Smoking areas: good idea, bad location

Logan Morrison

A woman wakes with the sunrise and begins to prepare the family a morning meal. Today they must start early because they have a long way to travel. The polling stations are blocked off by Iraqi National Guardsmen and no cars are allowed throughout the city of Baghdad. They will have to walk if they want to vote. Some people walked thirteen miles to get to their polling station. But that is a short walk to freedom.
The word for voice in Arabic is the same word used for vote. The same word is used in Iraq because the definition is the same. More than sixty percent of the registered voters in Iraq voted in the elections on January 30, 2005. The United States presidential election this past November saw only 54 percent of eligible voters come out to the polls.
There were some attacks. Suicide bombers tried to kill Iraqi citizens, but were stopped at the checkpoints by the Iraqi National Guard or police. The bombers were searched and the bombs were discovered. Many would then set off the device they were carrying. There was one bomber who got close to a line of voters outside the checkpoint, when the bomb was discovered he set it off.
Some Iraqi citizens were hurt in the explosion, but this did not deter any of the voters in line. Those who were not injured helped those that were. Then, they immediately got back in line. They were there to vote, and that is exactly what they did. No threat or bomb would change the their minds. Election day was a true victory for the policemen and guardsmen of Iraq. They protected their own people and showed the world how far they have come.
No one said fighting for freedom in Iraq would be easy. Nothing worthwhile ever is, and Iraq is worthwhile. The people there have a future. Forty percent of the Iraqi population is under the age of 14. They are the heart of Iraq and their parents voted to give them a future.
Saddam gave his people no freedom and no future. He gave them only a ballot with one choice-Saddam. Voters had 111 different political parties to choose from, and women saw a ballot for the first time in their lives.
Iraq was voting for a constitutional assembly consisting of 275 members. A full one-third of this assembly is required to be female. Each political party will receive the percentage of seats in the assembly equal to the percentage of votes they received in the election. Then each individual party will select the members for the assembly. This assembly will write Iraq’s first constitution. The people will then have another vote. This time they will decide whether or not to ratify the constitution presented by the assembly.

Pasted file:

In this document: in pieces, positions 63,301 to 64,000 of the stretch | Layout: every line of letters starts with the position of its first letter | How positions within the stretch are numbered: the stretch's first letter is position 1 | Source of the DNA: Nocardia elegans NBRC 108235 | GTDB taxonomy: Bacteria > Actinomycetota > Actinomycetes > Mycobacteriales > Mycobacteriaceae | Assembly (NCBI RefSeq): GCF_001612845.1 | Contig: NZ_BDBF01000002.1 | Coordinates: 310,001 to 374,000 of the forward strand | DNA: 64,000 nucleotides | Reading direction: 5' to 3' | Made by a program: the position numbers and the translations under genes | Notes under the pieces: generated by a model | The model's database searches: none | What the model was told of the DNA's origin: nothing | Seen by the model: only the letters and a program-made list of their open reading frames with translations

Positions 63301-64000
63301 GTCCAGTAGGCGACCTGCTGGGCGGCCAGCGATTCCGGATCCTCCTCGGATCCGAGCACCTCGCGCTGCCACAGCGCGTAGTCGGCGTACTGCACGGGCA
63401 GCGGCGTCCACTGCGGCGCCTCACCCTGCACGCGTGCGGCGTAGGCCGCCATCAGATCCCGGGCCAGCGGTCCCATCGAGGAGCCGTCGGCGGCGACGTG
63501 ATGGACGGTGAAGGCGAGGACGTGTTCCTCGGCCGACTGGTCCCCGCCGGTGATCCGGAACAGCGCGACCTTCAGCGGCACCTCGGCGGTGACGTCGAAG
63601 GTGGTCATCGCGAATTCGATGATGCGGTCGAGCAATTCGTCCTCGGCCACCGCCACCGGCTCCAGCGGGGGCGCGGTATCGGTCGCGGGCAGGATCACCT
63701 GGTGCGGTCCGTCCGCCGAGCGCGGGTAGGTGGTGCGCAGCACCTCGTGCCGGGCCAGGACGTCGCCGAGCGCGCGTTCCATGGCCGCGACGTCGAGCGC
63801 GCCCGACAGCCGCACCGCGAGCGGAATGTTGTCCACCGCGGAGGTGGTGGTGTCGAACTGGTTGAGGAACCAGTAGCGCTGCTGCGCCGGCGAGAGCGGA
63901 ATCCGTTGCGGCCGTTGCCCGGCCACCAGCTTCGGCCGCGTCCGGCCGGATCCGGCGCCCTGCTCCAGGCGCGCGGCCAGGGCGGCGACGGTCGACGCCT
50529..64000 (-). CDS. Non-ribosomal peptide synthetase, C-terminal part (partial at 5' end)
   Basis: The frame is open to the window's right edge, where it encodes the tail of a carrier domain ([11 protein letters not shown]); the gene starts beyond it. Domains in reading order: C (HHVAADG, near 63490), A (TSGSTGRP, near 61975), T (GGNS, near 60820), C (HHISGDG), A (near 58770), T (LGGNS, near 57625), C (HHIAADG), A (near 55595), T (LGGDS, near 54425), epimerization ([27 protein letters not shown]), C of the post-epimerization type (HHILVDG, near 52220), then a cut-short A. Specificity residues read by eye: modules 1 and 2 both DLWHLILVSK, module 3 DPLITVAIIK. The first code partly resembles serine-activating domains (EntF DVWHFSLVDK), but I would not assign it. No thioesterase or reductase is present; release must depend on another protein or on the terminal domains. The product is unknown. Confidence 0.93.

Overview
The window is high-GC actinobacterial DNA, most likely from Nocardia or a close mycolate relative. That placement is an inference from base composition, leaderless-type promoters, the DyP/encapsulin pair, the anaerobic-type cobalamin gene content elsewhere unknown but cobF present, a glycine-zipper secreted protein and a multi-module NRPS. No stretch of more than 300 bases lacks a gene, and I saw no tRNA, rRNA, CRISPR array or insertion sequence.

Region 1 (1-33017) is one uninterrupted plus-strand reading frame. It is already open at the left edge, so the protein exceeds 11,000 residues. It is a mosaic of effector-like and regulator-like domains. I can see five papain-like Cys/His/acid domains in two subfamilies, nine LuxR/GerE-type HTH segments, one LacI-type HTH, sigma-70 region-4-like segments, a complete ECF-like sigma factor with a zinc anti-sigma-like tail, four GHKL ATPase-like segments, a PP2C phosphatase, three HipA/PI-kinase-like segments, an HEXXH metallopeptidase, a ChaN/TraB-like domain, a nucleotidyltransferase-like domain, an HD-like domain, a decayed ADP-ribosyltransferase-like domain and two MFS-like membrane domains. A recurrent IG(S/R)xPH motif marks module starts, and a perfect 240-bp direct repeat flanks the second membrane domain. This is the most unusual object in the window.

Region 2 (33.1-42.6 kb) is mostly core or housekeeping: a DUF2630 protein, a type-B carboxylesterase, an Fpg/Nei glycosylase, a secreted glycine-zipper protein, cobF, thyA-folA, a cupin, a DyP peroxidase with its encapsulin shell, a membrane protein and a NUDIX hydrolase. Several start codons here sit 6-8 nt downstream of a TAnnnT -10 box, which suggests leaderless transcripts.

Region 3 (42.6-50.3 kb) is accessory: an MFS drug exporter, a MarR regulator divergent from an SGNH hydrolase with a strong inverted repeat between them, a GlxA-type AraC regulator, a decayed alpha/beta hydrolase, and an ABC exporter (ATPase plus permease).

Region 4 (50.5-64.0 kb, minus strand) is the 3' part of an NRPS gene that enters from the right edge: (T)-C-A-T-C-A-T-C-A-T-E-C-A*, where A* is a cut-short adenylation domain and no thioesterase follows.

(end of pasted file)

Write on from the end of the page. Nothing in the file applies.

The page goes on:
The United States Constitution was protecting my freedom before I was born. Although it continues to protect me today, it is easy to forget how powerful freedom and choice can be. It is easy to take things for granted. I am so used to having my own opinion and expressing it I could not understand any other way of life. America has lived with the idea of freedom for over two hundred years and we still have not gotten it completely right. Iraq will most likely make mistakes, but they have the benefit of learning from our mistakes. America can pass on the lessons we have learned as a free and democratic nation.
Voters in Iraq were required to dip their index fingers in semi-permanent ink to prevent people from voting more than once. Even the interim president dipped his finger in the ink and proudly voted. This ink-stained index finger became the symbol of victory for the people in Iraq. They held their fingers up in celebration. A celebration of freedom. A celebration of life. A celebration of the future. They finally have the chance to express themselves. They finally have a chance to express their voice-with their vote.